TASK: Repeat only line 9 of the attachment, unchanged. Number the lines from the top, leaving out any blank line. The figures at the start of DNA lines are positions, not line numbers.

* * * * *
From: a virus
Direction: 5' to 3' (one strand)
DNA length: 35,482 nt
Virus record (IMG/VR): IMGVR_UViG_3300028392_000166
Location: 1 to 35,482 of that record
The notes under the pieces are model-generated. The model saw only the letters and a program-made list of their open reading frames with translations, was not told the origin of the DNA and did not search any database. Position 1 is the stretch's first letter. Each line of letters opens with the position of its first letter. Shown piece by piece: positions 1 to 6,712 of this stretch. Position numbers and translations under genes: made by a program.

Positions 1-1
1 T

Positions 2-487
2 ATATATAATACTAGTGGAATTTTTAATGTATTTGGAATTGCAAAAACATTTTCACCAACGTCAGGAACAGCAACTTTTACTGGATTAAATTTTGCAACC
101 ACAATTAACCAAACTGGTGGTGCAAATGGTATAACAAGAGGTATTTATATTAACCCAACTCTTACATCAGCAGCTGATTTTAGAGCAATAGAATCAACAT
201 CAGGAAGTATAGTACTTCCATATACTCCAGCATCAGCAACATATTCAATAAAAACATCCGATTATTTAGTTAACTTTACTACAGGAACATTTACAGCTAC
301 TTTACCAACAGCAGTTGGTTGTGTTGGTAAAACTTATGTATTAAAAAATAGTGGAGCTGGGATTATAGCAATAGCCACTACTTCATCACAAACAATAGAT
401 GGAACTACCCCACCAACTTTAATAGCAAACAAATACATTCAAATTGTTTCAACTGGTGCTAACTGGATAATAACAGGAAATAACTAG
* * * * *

Positions 2-487